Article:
associated with the distance form vertisols, the Ph. orientalis population densities or the exposure of persons to their bites (data not shown).
areas with dense Ph. orientalis populations close to vertisols. Linear regression predicted the relationship between exposure to sand ﬂy bites (ODs, pink/red circles) and the abundance of Ph. orientalis sand ﬂies (blue shading). A positive signiﬁcant regression equation was found (Salamo: F(1,111) = 34.535, p < 0.001, with an R2 of 0.237; Dedevit: F(1,116) = 41.678, p < 0.001, with an R2 of 0.264)
3.5. Remote sensing analysis LANDSAT 8 satellite pictures clearly show the vast expanses of vertisols within which our study sites were located (Fig. 7). Cracked vertisols become exposed during the dry season − black areas in truecolor maps (Fig. 7A, B, and C). In the rainy season, wet soil swell, cracks seal-up and soil becomes partially concealed by annual vegetation (Fig. 7A1). The vegetation cover is easily discerned as red areas in infrared maps (Figs. 7A1, B1, and C1). To emphasize the phenomenon, vertisols were classiﬁed in yellow showing minimal areas in the rainy season (Fig. 7A2). Vast areas of vertisols are exposed as the dry season progresses (Figs. 7B2 and C2) because harvesting of agricultural crops and the drying up of seasonal vegetation, promote the soil’s visibility in satellite photography.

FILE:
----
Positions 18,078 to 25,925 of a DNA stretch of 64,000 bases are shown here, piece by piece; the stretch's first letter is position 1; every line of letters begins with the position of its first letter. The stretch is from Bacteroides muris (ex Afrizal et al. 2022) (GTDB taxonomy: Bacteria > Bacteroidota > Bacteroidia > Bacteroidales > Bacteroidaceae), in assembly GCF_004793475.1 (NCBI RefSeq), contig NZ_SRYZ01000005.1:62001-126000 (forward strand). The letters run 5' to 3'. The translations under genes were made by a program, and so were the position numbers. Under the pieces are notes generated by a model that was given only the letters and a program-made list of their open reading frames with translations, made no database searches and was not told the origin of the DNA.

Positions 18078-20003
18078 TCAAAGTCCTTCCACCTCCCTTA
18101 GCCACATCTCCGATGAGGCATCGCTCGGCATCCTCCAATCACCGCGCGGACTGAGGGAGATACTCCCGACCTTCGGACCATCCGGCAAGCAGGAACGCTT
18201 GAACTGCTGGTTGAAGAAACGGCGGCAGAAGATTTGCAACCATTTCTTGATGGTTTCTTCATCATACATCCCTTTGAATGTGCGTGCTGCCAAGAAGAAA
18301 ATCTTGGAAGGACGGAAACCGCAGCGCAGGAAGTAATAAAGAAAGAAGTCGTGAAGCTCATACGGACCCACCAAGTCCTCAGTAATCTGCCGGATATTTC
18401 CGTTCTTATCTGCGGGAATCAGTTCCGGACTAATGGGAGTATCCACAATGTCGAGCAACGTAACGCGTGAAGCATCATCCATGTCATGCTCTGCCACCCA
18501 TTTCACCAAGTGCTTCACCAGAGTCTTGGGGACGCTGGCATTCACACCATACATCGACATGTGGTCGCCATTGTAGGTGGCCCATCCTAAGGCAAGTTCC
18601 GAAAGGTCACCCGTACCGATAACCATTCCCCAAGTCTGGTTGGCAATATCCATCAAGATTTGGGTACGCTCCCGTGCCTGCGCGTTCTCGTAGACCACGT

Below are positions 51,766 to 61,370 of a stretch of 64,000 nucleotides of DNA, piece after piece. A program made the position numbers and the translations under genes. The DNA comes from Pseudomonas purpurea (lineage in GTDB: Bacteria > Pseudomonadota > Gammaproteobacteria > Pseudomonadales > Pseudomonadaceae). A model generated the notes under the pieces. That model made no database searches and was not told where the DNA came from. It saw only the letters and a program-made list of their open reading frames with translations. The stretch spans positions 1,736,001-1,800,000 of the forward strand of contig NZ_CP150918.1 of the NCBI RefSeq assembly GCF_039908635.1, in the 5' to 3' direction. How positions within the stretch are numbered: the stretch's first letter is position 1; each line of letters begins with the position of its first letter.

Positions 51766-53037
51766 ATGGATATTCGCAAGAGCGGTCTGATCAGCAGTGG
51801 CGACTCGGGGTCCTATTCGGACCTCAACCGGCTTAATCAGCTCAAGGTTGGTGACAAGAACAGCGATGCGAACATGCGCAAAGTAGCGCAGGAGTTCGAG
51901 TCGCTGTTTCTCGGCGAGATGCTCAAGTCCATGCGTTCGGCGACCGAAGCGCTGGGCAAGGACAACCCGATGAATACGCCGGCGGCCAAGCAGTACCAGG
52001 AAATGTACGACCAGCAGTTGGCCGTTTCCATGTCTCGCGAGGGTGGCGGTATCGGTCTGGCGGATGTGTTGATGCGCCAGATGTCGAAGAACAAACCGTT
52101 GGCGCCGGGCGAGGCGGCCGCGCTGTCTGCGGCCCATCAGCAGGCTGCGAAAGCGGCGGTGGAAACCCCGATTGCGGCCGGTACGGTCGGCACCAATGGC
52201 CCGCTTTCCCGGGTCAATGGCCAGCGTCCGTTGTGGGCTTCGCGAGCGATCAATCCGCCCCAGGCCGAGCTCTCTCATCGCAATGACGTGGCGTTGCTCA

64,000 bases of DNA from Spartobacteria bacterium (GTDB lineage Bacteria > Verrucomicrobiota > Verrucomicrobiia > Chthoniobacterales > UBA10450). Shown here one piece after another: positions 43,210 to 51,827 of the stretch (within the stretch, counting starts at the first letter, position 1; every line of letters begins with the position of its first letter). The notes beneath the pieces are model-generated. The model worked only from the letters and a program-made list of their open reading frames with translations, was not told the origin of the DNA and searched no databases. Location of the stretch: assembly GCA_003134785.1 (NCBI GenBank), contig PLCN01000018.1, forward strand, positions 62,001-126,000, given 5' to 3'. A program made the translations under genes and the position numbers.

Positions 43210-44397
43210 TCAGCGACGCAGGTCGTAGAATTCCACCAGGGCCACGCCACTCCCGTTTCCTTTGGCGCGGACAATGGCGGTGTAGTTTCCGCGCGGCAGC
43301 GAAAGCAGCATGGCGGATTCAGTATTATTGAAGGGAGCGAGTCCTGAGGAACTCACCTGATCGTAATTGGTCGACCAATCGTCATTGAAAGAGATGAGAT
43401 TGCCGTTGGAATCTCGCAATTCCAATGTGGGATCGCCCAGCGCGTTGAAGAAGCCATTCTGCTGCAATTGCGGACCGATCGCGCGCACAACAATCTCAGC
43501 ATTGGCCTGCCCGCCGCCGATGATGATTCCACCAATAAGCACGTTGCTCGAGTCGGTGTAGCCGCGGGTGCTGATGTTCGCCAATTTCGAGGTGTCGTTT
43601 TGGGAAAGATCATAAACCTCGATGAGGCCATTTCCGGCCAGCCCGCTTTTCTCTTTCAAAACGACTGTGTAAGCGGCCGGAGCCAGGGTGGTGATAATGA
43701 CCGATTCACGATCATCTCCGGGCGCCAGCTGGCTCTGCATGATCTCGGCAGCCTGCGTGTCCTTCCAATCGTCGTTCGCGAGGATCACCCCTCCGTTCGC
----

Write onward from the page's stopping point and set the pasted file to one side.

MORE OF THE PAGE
3.4.3. Distribution of VL cases and asymptomatic infections We produced village maps showing the spatial distribution of households, VL cases (from 2007 to 2015) and asymptomatic PCR positive, individuals. These data were plotted on the maps representing the density of Ph. orientalis. Geographical; location and number of L. donovani infected Ph. orientalis were also marked on these maps (Fig. 6). The maps show that VL cases and asymptomatic individuals appear not to be uniformly distributed, and houses with two or more VL cases and/or asymptomatic infected individuals, were more likely to be found relatively close to other households with infected individuals. Moreover, houses of patients and asymptomatic individuals were frequently located in areas with high abundance of Ph. orientalis sand ﬂies. Sand ﬂies infected with L. donovani were most frequently found near houses with infected individuals located a short distance from vertisols (Fig. 6). In view of these observations it was somewhat surprising that, the prevalence of VL and asymptomatic infections was not signiﬁcantly
4. Discussion Numerous epidemiological studies have been conducted aiming to identify risk factors that inﬂuence the transmission dynamics of VL. However, despite the signiﬁcant amount of accumulated data, our understanding of the eﬀects of anthropogenic and environmental factors 72